General Data Protection Regulation - what payroll managers need to know

The General Data Protection Regulation (GDPR) is due to be replacing the Data Protection Act from May 2018. This new regulation will pull together data protection laws from across the European Union (EU). The regulation is to apply to any company processing the personal data of individuals held within the EU.

For internal data, it is likely that employers will now have to provide detailed information, for example; how long an employees’ personal data will be stored for, if the data could be used outside of the UK and the right to have personal data deleted (‘right to be forgotten’) or amended in specific circumstances.

Becoming compliant is business critical as penalties of up €20m or 4 per cent of your annual turnover (globally) can be served on employers who breach the GDPR.

Giving consent

For processing to be lawful under the GDPR, you need to identify a lawful basis before you can process personal data.
It is important that you determine your lawful basis for processing personal data and to document this. It will be up to your data controller to identify and record the appropriate basis for the processing of collated data. Employees may have the right to be aware of who is processing their data and for what purpose.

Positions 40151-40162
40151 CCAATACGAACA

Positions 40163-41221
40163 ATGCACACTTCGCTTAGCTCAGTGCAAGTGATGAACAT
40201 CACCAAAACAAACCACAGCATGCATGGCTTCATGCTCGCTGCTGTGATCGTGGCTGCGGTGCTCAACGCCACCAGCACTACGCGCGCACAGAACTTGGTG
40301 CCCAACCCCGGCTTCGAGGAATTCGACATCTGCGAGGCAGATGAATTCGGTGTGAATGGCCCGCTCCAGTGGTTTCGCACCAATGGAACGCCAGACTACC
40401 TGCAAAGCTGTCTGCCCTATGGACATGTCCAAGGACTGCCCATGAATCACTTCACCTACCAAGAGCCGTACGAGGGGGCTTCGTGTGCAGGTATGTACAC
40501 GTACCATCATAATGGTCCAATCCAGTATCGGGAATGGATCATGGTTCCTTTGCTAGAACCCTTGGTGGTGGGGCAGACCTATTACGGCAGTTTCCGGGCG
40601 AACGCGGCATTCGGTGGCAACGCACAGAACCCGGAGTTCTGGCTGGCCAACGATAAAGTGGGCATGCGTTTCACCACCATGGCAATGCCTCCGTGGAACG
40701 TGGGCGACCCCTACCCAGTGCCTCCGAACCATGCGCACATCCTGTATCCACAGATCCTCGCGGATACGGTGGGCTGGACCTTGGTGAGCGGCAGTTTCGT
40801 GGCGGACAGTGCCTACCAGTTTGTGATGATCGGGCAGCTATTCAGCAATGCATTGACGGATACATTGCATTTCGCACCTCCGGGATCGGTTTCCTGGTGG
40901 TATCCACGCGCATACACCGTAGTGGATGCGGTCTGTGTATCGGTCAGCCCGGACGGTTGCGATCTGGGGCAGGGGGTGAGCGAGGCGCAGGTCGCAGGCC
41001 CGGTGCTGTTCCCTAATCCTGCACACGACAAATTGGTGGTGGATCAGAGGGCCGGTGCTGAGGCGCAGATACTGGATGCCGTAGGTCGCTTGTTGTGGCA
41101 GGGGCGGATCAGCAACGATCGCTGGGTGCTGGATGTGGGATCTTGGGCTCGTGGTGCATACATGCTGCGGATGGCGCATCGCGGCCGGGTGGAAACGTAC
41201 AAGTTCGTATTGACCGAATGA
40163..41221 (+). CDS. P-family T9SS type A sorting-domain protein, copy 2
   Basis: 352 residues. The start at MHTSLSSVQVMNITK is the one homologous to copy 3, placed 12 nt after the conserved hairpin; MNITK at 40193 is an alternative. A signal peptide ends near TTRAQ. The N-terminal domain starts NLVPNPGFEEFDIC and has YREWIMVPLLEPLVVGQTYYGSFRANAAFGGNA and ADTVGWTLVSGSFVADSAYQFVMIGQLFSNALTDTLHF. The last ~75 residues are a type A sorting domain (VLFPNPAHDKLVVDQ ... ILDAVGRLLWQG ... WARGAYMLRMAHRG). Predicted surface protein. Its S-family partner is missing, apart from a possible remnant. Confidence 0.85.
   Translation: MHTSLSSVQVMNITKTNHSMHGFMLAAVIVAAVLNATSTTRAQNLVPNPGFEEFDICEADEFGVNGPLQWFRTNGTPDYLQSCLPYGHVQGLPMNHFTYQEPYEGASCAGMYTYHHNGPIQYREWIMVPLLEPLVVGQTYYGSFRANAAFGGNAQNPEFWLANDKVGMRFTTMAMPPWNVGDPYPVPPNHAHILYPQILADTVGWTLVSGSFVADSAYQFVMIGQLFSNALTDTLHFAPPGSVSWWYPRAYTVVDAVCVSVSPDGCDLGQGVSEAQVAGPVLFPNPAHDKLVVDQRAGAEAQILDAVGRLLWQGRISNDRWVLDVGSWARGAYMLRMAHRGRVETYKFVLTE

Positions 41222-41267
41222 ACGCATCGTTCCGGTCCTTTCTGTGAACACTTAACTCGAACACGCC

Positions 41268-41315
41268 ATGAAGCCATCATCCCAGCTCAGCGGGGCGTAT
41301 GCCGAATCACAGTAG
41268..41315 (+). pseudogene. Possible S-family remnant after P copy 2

Should a breach of data be recognised, the data protection authority will require employers to notify and report on key information within 72 hours of becoming aware of the breach. However, it may not be possible to investigate a breach fully within this time; establishing details of the breach, who may have been affected and on what scale could take far longer than 72 hours. It is with that in mind the GDPR can allow the option to submit information in stages.

The right to be forgotten

The right to erasure or ‘right to be forgotten’ is the option for an individual to request the deletion or removal of personal data. This right would allow an individual to request their personal data be deleted where there is no definite reason for its continued processing. It is not however an absolute right. In short, if the employee’s data is needed for payroll purposes, it might not be considered necessary to comply with a request for erasure.

Where conflict could arise is if a request from an employee to delete data is received but by law you must retain such payroll data for up to seven years.

In summary, it is important that you have a lawful basis for using personal data, you advise how and where this data is to be used, including third parties, and be ready to address requests for the right to be forgotten.

Are you ready?

In the countdown to what are some of the biggest changes to the handling and reporting on an employees’ personal data, are you GDPR ready?